4. Symposium: Volume > 18 > Issue: 2
W. Chris Hackett Method, Metaphysics, Metaphor (Being after Phenomenology)
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Method, metaphysics, metaphor: three words with a common prefix, which, for philosophy, bear an ancient pedigree. Classically, the last word, as an object of philosophical reflection, has mostly been excluded from bearing any philosophical significance; we will see how this can no longer be the case today, precisely for phenomenology. If the “method” of phenomenology is wholly determined by its goal, namely, "pure" description, and if description is paradoxically only actualized in a figurative mode through guiding metaphors, then we are compelled to ask after the meaning of such a situation for metaphysics, understood as the "redundance" or "affirmation" of existence in its declaration of itself as truth— precisely, I suggest, the work done by metaphor in its strange interlacing of being and human being in the event of language.
5. Symposium: Volume > 18 > Issue: 2
Riccardo Baldissone Poetics of Exclusion: Derrida and the Injunctions of Modernities
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In this paper I consider Derrida’s anathematization during the 1992 "Cambridge affair" in the light of the 1270 and 1277 condemnations of unorthodox philosophical theses by the bishop of Paris, Etienne Tempier, the inventor of double truth. In particular, I compare these two occurrences through a reading of modernities as a re-centring on the new orthodoxy of naturalistic ontology, which began to take place in the 17th century. After the Humean attack, Kant recast such a naïve naturalistic objectivity into a more defendable shape, by internalizing the supposed universal spatio-temporal structure of Newtonian physics as transcendental conditions of possibility. Though the Kantian ontological and theological legacy is still detectable in Derrida's quasi-concept of iterability, Derrida's theoretical contributions well exceed metaphysical discourse. More generally, I argue that during the last fifty years these contributions, together with contemporary reconsiderations of modernities, produced an emerging theoretical region. Within this region, the metaphysical chain of substitution of centre for centre is displaced, so that we can evaluate practices of exclusion without having to rely on alternative injunctions.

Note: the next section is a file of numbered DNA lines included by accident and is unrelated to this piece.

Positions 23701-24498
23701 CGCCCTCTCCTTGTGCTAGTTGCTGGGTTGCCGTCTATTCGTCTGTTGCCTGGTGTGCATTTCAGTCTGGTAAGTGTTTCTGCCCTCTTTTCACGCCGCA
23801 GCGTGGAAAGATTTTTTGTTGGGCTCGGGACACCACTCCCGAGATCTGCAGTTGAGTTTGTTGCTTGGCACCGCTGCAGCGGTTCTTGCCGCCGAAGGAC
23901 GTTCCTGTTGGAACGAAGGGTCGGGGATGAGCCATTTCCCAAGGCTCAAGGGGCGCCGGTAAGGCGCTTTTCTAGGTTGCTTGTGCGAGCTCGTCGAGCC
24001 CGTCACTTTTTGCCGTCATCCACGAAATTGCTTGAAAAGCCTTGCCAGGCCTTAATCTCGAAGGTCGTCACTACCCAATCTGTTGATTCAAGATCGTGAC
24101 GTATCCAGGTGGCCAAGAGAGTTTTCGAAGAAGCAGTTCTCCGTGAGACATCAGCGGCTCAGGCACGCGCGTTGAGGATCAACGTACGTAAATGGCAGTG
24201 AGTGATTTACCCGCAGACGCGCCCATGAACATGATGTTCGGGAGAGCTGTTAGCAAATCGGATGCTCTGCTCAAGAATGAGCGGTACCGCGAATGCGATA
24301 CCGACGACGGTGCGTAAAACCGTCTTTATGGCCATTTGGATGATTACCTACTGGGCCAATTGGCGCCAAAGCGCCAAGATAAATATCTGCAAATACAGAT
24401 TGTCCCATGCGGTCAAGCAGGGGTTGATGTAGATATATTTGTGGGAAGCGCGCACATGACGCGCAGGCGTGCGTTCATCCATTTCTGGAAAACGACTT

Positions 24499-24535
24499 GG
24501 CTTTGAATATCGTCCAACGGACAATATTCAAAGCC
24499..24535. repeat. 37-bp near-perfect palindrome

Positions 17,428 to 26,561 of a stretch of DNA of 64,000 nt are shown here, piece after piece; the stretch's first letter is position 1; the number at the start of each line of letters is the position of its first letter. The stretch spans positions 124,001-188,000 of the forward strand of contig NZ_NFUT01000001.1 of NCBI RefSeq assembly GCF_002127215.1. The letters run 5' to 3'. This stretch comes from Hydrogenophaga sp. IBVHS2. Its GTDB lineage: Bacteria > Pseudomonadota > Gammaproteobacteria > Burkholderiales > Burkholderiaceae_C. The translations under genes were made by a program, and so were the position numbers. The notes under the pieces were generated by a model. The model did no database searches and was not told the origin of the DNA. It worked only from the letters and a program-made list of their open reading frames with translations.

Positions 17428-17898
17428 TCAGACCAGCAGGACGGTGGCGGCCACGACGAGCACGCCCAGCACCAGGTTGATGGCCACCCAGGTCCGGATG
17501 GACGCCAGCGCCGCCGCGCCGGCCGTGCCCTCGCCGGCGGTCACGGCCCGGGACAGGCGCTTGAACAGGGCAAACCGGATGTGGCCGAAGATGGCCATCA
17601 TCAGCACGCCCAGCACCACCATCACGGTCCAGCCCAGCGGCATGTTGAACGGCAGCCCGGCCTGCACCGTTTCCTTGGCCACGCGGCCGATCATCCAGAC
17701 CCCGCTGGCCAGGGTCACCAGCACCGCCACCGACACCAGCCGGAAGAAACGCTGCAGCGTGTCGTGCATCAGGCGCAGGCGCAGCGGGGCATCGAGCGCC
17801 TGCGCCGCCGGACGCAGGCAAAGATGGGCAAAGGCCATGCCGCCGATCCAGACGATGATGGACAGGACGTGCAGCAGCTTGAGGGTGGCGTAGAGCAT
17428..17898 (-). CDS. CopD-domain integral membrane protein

6. Symposium: Volume > 18 > Issue: 2
Max Deutscher “Il n’y a pas de hors-texte”—Once More